The system of this invention can operate to provide transmission in either direction. FIG. 1 illustrates the situation during transmission in the uphole direction. In this situation, the downhole unit 3 operates as a signal source to transmit an acoustic carrier (nominal or rest frequency f up the drill pipe, by applying the acoustic waves to the drill pipe wall. It should be pointed out that three acoustic frequencies are used in the present system. For purposes for illustration, f, is taken as 800 Hz,f as 1000 Hz, and f as 1200 Hz The acoustic waves traveling upwardly along the pipe reach the first repeater unit 4, where they are picked up by an acoustic receiver contained in this unit, are

amplified, and are retransmitted along the pipe, both in the desired upward direction and also downwardly, toward unit 3. The purpose of the repeater units 4-7 is to provide gain to compensate for the loss (signal attenuation) between the several units.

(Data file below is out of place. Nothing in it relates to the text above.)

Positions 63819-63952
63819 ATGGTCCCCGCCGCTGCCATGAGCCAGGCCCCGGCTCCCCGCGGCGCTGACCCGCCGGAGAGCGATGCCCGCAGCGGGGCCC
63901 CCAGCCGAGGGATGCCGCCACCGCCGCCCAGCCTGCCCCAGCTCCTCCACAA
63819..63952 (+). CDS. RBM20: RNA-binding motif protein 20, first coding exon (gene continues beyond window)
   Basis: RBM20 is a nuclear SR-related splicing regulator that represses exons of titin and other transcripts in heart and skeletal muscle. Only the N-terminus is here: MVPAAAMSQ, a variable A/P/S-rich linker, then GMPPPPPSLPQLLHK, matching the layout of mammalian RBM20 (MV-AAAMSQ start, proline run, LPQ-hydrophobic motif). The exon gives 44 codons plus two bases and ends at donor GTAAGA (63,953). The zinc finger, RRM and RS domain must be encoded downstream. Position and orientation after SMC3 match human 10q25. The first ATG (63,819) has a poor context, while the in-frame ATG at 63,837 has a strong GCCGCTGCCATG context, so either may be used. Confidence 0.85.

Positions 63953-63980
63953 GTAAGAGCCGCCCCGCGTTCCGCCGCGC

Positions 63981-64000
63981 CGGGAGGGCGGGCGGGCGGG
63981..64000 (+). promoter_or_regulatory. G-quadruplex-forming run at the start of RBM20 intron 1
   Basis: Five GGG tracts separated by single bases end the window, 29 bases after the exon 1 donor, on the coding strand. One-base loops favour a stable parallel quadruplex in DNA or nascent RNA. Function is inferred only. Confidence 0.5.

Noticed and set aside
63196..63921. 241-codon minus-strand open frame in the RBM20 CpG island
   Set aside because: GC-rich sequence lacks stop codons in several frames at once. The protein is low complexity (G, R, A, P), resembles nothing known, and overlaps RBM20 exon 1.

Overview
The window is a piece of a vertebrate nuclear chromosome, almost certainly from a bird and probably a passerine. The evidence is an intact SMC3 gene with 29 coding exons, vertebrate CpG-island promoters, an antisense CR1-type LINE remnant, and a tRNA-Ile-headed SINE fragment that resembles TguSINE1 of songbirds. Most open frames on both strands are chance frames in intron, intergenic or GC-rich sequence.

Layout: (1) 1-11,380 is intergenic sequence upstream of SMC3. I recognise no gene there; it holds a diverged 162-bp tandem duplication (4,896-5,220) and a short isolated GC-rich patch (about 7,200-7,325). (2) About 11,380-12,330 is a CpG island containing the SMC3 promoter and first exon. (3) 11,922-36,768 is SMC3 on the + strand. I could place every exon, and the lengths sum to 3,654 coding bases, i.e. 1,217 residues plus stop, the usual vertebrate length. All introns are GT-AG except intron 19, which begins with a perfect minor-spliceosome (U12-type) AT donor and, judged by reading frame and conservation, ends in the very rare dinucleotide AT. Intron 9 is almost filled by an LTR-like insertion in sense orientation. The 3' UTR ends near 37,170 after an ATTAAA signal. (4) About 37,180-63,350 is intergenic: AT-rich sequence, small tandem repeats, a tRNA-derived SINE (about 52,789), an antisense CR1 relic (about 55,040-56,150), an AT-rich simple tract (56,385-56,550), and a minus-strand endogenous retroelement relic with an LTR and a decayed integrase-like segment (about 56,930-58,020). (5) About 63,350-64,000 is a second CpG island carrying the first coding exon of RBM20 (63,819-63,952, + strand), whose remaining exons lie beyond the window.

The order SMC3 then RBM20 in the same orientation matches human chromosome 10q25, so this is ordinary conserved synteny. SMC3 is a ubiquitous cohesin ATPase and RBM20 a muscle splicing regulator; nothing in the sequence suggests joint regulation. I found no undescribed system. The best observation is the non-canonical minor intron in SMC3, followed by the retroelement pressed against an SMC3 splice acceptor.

No repeater unit: can simultaneously transmit and receive on the same frequency without severe loss of signal information due to mixing of the strong transmitted signal with the weaker incoming signal. Furthermore, if alternate units continuously transmit and receive on thesame two frequencies, signals of the same level are received from two sources. For example, if repeaters 4 and 6 both receive on f1 and transmit 0n f2 while repeater 5 receives on f and transmits on f,, repeater 5 will receive f signals of equal amplitude from repeaters 4 and 6; because of the time displacement, there will be random cancellation and the modulating information will be lost.

Therefore, three; different pairs of transmitted and received frequencies are used in sequence, as follows:

(1) A repeater which receives on f, will transmit fa;

(2) A repeater on f and I (3) A repeater which receives on f will transmit OI] f1.